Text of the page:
In the same year it stopped receiving global food aid, China emerged as the world’s third largest food donor. According to a report by the World Food Programme (WFP) released late last month, China donated 577,000 tons of food in 2005, mainly to neighbor North Korea, placing it only behind the United States and the European Union on the list of global food donors.
“With 1.3 billion mouths to feed and a land mass largely unsuited to agriculture (only around 14 per cent of the territory comprises arable land), China’s achievements in vanquishing hunger are all the more impressive,” says Pallavi Aiyar in The Hindu’s online edition…
Another success story is India’s transformation as a recipient of food aid in 2000 to becoming the 15th largest donor to WFP last year. (WFP delivered 54 percent of the world’s total food aid that year.)
“In the last three years,” United News of India reported, “India has made donations through WFP worth about $52 million to assist children in Afghanistan and Iraq to return to schools benefitting nearly 2 million children.” The distribution of India’s biscuits at educational facilities have persuaded families to allow their daughters to enroll in schools across Afghanistan.
So, the lesson is that once we help countries to become developed, they can help still more countries…
The Big Picture for Food Aid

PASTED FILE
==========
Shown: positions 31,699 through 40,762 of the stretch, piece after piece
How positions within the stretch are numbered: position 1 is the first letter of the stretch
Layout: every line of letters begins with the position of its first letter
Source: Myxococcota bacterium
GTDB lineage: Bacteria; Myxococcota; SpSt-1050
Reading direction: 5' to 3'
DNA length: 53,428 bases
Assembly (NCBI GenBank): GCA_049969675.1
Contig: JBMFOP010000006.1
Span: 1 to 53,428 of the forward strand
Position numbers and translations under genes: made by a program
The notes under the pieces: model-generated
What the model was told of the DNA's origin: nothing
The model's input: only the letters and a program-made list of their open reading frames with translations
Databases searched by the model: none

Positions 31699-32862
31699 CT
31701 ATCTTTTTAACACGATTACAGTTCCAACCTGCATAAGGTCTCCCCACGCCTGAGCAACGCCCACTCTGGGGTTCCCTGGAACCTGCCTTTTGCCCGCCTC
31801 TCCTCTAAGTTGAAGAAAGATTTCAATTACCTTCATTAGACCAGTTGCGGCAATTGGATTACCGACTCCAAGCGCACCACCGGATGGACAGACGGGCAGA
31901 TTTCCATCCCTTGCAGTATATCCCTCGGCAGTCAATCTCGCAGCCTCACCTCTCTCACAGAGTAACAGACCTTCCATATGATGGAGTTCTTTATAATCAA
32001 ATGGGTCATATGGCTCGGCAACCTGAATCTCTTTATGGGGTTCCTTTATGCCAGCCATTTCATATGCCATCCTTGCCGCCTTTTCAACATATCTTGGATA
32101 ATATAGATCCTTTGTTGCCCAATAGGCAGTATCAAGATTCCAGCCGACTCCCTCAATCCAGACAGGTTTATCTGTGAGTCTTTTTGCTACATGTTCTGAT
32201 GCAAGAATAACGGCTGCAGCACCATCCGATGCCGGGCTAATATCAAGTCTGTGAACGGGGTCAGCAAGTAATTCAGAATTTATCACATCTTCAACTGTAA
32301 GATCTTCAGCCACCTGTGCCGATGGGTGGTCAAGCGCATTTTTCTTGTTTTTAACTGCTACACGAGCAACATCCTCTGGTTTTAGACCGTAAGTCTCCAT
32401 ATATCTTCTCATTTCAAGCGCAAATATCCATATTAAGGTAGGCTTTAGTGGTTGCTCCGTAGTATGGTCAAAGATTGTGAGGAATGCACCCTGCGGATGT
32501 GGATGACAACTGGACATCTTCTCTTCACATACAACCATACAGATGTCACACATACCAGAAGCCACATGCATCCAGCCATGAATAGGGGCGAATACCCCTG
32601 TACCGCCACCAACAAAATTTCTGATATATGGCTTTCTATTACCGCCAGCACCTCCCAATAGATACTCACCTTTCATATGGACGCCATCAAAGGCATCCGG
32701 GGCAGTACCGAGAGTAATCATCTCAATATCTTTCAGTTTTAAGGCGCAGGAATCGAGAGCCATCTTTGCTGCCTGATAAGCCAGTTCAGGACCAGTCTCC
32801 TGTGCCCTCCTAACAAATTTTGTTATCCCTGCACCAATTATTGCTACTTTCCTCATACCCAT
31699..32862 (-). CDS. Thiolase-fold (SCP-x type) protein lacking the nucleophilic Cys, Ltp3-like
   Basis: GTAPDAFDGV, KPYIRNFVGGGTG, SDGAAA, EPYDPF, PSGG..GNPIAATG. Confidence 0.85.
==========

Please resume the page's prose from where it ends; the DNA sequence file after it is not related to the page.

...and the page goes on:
Global food aid overall grew by 10 percent to 8.2 million metric tons in 2005. China accounted for more than half of the rise in overall food aid donations in 2005, with a 260 percent increase compared to the previous year. Canada increased its donations by 42 percent, to 275,000 tons. Other relatively new donors, such as the Czech Republic, Greece, Poland, doubled or even tripled their support from 2004 to 2005.
Donations from non-governmental organizations, such as the American Red Cross, increased by 64 percent.
The U.S. Still Most Generous Donor
The United States remained the world’s most generous food aid donor, providing 4 million tons, or 49 percent of all donations. Overall donations from the European Union totalled 1.5 million tons, with the European Commission, Austria, Denmark, Netherlands and Sweden significantly increasing their support.
“Donations of food made the difference between life and death after the tsunami, the Pakistan earthquake and in Sudan, so we are extraordinarily grateful to all who gave last year,” said James T. Morris, Executive Director of WFP.
Which Countries Receive the Food
For the first time on record, more than half of all food aid was sent to sub-Saharan Africa, which received 4.6 million tons of food aid. Ethiopia again topped the list of countries receiving food aid, with 1.1 million tons of food aid, or 13 percent of all food aid delivered in 2005. Other major recipients in Africa included Sudan, Uganda, Eritrea and Kenya.
Food aid to Asia increased by 14 percent, and the Democratic Republic of Korea received the second-highest amount of food aid worldwide, with 1.1 million tons – most of it bilateral aid donated from China and the Republic of Korea. Bangladesh, Indonesia and Sri Lanka were also among the principal recipients.
Food aid destined for Latin America and the Caribbean increased 8 percent against 2004, while deliveries to the Middle East and North Africa dropped 53 percent and to Eastern Europe and the Commonwealth of Independent States fell by 30 percent.
“Sadly, there still is not enough food aid to feed everyone who needs it. The number of hungry is rising by more than 4 million people a year in the developing world, even though poverty is declining. We need a food first policy,” added Morris.
You can help by donating to the United Nations World Food Programme (which receives no dues or UN contributions).